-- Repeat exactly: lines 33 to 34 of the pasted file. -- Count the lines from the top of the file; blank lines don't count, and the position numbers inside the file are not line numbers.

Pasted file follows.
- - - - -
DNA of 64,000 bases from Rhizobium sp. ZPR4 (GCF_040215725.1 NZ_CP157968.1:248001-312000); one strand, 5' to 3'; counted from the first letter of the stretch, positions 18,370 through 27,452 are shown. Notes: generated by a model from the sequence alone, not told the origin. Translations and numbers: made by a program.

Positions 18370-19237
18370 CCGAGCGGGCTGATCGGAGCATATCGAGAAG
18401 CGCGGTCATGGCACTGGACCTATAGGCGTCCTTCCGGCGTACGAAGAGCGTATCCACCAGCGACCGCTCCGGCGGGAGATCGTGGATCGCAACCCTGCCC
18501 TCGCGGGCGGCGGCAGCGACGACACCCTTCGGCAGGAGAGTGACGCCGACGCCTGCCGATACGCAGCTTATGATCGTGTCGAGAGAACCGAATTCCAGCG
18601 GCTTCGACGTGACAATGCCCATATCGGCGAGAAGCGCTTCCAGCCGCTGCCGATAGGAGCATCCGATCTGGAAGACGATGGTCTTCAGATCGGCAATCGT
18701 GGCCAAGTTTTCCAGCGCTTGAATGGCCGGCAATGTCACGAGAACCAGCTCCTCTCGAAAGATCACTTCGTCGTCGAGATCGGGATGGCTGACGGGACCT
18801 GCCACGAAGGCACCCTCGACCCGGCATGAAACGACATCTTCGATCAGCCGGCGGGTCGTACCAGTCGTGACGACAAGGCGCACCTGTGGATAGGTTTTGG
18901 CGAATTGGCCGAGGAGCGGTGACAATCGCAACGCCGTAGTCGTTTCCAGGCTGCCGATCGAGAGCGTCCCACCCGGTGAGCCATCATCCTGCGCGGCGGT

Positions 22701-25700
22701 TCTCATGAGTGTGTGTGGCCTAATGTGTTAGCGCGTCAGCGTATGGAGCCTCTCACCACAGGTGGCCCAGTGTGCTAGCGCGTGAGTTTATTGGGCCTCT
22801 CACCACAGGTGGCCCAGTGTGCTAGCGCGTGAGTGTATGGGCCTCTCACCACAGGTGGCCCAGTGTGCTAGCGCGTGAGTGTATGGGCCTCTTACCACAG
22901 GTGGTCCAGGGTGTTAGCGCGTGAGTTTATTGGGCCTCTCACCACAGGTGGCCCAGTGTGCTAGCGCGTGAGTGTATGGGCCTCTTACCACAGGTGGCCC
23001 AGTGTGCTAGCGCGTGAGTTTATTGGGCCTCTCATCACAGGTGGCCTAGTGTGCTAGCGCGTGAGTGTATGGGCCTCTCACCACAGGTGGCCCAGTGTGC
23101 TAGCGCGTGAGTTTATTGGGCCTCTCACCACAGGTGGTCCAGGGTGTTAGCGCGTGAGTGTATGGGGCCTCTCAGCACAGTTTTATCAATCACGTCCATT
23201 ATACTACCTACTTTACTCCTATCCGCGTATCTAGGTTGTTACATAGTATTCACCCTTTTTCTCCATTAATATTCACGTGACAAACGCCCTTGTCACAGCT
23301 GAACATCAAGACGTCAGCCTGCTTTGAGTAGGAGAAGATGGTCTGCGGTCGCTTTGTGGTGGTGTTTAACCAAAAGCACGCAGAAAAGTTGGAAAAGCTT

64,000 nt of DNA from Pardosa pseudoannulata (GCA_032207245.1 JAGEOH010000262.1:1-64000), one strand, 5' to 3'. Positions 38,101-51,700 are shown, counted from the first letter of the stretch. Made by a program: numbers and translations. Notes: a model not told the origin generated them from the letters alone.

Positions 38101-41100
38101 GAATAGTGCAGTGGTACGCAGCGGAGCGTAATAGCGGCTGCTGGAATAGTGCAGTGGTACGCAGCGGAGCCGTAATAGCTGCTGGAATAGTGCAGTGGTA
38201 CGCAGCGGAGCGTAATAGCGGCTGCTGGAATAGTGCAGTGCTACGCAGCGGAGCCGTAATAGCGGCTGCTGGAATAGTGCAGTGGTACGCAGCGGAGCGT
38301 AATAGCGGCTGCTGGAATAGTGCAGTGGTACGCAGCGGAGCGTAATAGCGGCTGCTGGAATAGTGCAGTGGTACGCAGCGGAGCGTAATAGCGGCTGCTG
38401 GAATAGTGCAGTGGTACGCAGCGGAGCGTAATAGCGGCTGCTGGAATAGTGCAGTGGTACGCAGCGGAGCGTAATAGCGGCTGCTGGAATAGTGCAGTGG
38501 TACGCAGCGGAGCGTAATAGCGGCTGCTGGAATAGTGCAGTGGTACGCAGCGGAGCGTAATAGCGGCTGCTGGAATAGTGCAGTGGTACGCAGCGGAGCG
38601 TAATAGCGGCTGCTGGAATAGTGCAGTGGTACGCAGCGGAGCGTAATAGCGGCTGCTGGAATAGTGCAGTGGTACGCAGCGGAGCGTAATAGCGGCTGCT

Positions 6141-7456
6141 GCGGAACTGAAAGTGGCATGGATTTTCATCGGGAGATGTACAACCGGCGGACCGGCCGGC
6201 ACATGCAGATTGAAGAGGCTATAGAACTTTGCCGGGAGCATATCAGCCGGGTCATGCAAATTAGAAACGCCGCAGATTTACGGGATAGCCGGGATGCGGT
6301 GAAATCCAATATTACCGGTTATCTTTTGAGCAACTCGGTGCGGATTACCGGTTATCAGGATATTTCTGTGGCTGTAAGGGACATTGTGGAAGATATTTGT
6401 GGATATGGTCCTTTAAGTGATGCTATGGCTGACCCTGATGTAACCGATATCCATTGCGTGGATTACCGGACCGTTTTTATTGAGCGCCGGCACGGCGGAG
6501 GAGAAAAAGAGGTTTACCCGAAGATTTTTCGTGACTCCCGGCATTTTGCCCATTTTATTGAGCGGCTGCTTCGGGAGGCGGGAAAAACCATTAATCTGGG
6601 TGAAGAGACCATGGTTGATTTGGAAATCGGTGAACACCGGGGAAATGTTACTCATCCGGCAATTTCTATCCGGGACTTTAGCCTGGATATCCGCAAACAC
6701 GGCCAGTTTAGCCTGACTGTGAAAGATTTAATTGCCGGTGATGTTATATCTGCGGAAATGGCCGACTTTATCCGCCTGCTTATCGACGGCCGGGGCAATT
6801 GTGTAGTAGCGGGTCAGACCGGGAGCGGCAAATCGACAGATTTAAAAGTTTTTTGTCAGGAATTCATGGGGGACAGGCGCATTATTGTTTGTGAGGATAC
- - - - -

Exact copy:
6701 GGCCAGTTTAGCCTGACTGTGAAAGATTTAATTGCCGGTGATGTTATATCTGCGGAAATGGCCGACTTTATCCGCCTGCTTATCGACGGCCGGGGCAATT
6801 GTGTAGTAGCGGGTCAGACCGGGAGCGGCAAATCGACAGATTTAAAAGTTTTTTGTCAGGAATTCATGGGGGACAGGCGCATTATTGTTTGTGAGGATAC